A “Chlorine tablet” used for swimming pools – this is in fact the compound dichlor, in which the Chlorine hydrolyses on contact with water and forms the biocide hypochlorous acid (HOCl).
Facts about Chlorine:
- Chlorine: yellow-green gas at standard conditions
- Fun fact about Chlorine: The World Health Organisation states that water chlorination played a key role in extending life expectancy by over 30 years (to 77 in the US) during the 20th century
- Chemical symbol: Cl
- Atomic number: 17
A crystal structure containing Chlorine:
The original structure of DDT (the new form has two slightly differently shaped molecules in the crystal)
Facts about this structure:
- Formula: C14H9Cl5
- Structure name: 1,1,1-trichloro-2,2-bis(4-chlorophenyl)ethane or DDT
- Fun fact about the structure: DDT (traditionally known as dichlorodiphenyltrichloroethane) was discovered in 1874 and immediately recognised as a pesticide. Almost 100 years (1972) later its crystal structure was reported. However, in 2017 a new crystal form was discovered – it slowly converts to the original form, but is a more effective pesticide.
- CSD refcode: CPTCET12 (new form = CPTCET11CPTCET10) (What’s this?)
- Associated publication: J. Yang, C. T. Hu, X. Zhu, Q. Zhu, M. D. Ward, B. Kahr, Angewandte Chemie Int. Ed. (2017), 56, 10165-10169, DOI: 10.1002/anie.201703028
Chlorine is a gas at room temperature and pressure, perhaps best known for use as chemical warefare agent in World War I. However, in the last century chlorine has saved many more lives than it has claimed. Chlorine containing compounds are widely used in a range of disinfectants and for public sanitation. Chlorine tablets used to purify drinking water are typically sodium dichloroisiocyanurate, which slowly releases chlorine when dissolved in water. Salt (NaCl) is by far the most common compound of chlorine (and is of course commonly found in crystalline form!) and about 20% of chlorine is used to make PVC (polyvinyl chloride).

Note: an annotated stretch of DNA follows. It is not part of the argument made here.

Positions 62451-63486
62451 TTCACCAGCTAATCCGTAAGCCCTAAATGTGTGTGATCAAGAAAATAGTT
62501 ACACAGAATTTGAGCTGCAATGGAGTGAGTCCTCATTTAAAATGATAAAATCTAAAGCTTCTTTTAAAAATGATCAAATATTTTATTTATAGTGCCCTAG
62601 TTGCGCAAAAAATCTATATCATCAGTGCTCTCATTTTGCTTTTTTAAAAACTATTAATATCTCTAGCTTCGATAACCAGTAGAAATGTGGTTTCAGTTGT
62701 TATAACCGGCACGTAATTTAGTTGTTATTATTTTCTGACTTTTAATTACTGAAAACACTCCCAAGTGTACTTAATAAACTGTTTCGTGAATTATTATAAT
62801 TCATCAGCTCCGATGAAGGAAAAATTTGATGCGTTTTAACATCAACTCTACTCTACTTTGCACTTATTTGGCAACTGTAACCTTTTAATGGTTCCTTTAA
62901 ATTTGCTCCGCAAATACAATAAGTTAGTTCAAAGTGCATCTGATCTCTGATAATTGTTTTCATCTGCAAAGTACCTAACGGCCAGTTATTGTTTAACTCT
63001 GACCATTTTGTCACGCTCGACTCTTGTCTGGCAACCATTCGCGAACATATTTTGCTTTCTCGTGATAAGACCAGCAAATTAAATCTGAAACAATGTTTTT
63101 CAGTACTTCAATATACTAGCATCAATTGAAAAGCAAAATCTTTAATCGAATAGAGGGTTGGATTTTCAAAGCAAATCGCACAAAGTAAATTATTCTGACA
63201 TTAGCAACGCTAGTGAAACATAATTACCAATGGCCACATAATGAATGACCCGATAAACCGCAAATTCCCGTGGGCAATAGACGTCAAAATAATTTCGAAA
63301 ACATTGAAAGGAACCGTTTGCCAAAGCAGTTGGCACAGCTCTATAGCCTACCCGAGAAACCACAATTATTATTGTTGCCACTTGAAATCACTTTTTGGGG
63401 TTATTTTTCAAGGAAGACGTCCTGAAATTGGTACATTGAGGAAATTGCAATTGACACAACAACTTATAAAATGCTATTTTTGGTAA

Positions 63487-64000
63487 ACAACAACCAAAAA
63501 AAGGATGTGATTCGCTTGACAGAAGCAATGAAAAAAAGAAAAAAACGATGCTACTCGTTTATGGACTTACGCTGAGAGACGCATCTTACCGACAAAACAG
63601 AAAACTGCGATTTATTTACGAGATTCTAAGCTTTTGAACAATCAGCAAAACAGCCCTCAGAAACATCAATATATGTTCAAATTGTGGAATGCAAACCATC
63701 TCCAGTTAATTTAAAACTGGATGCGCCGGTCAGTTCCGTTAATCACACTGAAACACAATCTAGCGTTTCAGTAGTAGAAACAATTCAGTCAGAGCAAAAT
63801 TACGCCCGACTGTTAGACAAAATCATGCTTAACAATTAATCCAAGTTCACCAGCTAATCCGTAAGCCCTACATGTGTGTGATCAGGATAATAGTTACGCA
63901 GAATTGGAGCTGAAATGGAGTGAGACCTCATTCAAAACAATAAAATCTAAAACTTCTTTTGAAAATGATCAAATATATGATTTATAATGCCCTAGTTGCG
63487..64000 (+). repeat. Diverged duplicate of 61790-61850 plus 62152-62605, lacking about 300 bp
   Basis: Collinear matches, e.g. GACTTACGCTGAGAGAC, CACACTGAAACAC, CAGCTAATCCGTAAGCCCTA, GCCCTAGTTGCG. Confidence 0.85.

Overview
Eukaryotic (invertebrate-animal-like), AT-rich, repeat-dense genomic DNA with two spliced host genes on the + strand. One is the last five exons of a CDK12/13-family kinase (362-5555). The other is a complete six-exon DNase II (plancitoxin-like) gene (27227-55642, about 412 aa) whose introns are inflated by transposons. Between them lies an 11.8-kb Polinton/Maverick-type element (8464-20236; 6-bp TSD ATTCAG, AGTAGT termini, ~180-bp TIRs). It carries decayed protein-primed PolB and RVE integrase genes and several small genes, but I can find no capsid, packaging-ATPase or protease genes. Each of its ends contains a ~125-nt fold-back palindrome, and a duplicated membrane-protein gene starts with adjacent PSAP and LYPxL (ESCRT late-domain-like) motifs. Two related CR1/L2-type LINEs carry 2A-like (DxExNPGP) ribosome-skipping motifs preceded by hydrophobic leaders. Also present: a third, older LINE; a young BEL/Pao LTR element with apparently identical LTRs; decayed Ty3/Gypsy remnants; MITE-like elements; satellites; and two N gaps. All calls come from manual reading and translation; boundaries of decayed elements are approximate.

More info about the International Year of the Periodic Table (IYPT) in crystals project:
This project (#IYPTCrystals) is part of the International Year of the Periodic Table celebration (#IYPT2019), read more about the project here. You can follow us on social media using #IYPTCrystals and learn more about the wonders of crystals by following the CCDC on Twitter @ccdc_cambridge on Facebook ccdc.cambridge, on Instagram ccdc_cambridge or on YouTube CCDCCambridge.
If you want to find out more about some of the terms and concepts we have a Frequently Asked Questions Page.
A visualisation showing the structure containing Chlorine alongside other structures published in the same scientific article: